\[\large \displaystyle\lim_{x\rightarrow 0^{+}} \sin\left(\dfrac{1}{x}\right) = \ \text{Not defined}\]

\[\large \displaystyle\lim_{x\rightarrow 0} x\sin\left(\dfrac{1}{x}\right) = 0\]

Then how could \([\text{not defined} \times 0 = 0]\) ?

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## Comments

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TopNewestWhile the first limit is not defined, it is nevertheless bounded, as it oscillates between \(-1\) and \(1.\) Thus

\(-x \le x\sin\left(\dfrac{1}{x}\right) \le x,\)

and so by the Sandwich rule the second limit goes to \(0\) as \(x \rightarrow 0,\) (from both the left and the right).

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But if we combine both the steps,then they are not following the rules of maths.

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We're not really "combining" the steps; we are looking at two different problems. The first limit is undefined since the bounded oscillation of \(\sin(\frac{1}{x})\) never ceases or diminishes as \(x \rightarrow 0.\) However, in the second limit this oscillation, since it is bounded and multiplied by \(x\), diminishes to \(0\) as \(x \rightarrow 0,\) i.e., the diminution of \(x\) "beats out" the (bounded) oscillation of \(\sin(\frac{1}{x}),\) and so the product, and hence the limit, goes to \(0.\)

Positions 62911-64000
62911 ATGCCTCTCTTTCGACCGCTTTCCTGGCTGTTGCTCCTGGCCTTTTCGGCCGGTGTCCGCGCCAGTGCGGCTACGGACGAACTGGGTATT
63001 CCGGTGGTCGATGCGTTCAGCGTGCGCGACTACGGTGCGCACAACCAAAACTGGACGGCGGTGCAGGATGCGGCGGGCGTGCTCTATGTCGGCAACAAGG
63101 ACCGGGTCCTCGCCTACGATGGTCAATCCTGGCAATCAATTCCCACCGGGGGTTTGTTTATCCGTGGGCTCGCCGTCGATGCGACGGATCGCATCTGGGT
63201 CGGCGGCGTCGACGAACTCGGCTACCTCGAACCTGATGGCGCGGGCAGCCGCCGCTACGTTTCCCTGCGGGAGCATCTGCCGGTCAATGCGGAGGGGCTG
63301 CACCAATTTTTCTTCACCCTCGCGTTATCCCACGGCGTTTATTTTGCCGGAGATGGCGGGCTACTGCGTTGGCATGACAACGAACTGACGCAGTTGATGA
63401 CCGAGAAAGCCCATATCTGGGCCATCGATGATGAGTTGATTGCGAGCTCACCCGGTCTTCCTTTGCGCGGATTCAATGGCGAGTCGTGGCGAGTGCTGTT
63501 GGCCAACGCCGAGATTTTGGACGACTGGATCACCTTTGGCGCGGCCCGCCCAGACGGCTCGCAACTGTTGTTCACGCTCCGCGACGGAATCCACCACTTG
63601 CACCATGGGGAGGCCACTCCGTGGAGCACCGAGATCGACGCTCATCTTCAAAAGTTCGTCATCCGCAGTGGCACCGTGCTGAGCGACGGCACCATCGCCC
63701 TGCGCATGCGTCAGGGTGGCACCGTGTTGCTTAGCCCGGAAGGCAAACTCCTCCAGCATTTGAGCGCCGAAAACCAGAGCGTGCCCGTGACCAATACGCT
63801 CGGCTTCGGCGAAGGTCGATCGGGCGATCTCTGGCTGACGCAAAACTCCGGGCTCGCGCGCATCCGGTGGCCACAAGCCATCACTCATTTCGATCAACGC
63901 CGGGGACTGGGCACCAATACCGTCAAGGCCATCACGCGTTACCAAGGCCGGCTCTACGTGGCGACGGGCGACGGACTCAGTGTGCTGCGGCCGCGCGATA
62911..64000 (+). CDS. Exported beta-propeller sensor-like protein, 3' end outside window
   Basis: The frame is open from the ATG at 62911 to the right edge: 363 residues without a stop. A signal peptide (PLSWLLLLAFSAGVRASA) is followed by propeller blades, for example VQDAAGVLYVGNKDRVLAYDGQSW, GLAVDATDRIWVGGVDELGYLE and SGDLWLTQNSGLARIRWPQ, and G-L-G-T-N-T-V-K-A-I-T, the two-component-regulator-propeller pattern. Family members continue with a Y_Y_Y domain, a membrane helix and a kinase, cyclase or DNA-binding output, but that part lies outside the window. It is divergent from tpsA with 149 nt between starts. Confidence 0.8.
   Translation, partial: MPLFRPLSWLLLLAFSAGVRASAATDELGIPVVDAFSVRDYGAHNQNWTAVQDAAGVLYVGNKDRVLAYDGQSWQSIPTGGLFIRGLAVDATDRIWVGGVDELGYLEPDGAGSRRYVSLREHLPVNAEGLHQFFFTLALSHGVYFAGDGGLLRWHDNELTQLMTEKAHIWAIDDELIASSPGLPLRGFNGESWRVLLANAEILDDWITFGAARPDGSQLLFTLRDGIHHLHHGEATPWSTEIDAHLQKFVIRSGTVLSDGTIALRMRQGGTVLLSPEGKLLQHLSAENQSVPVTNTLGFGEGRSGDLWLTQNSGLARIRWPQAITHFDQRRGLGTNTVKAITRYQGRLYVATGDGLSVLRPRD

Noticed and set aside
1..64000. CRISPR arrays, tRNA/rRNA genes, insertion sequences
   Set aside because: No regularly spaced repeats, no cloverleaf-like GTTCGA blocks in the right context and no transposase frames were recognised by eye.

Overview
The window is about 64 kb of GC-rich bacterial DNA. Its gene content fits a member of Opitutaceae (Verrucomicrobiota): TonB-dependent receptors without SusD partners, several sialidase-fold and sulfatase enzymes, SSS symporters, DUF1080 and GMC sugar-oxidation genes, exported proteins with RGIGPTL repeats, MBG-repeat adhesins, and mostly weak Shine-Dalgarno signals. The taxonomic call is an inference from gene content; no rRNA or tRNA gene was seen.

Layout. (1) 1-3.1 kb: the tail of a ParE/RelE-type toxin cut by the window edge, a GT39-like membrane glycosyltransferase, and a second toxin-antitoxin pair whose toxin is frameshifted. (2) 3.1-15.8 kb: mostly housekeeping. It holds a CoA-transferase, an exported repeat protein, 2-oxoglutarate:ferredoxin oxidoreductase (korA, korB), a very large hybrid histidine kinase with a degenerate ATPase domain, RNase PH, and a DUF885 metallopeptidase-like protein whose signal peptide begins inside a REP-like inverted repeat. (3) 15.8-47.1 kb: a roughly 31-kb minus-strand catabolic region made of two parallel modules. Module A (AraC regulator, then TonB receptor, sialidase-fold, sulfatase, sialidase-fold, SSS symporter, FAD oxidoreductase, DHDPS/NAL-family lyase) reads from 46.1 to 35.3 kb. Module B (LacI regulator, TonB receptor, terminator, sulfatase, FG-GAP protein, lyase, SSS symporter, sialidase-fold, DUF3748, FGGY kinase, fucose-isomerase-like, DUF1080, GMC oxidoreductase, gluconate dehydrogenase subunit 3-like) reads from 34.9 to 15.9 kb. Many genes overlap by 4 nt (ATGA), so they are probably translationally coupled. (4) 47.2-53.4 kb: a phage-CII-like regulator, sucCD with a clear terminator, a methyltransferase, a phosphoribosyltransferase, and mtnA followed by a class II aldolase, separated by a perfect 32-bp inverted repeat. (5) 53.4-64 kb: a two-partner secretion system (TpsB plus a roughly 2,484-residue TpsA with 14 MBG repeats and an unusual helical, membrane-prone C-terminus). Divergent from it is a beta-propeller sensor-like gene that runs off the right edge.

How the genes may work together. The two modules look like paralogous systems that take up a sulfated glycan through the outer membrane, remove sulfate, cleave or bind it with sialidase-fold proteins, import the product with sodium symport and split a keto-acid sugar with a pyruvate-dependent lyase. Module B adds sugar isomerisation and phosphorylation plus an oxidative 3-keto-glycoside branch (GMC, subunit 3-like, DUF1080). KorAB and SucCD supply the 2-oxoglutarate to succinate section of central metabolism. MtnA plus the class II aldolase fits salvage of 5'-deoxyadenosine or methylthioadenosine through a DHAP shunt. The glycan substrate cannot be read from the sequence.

Some instances of "undefined times \(0\)" will be undefined, but in this case, because of the bounded nature of the "undefined" element, we do in fact find that the limit is defined.

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Shouldn't be surprising. Same holds when you remove the \(\sin\) function, IE

\[ \lim_{x \rightarrow 0 } \frac{1}{x} = \text{ undefined }, \lim_{ x \rightarrow 0 } x \times \frac{1}{x} = 1 \text{ is defined } \]

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Thanks! I got it now.

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@Brian Charlesworth , @Calvin Lin , @Prasun Biswas , @Sandeep Bhardwaj ...help please...

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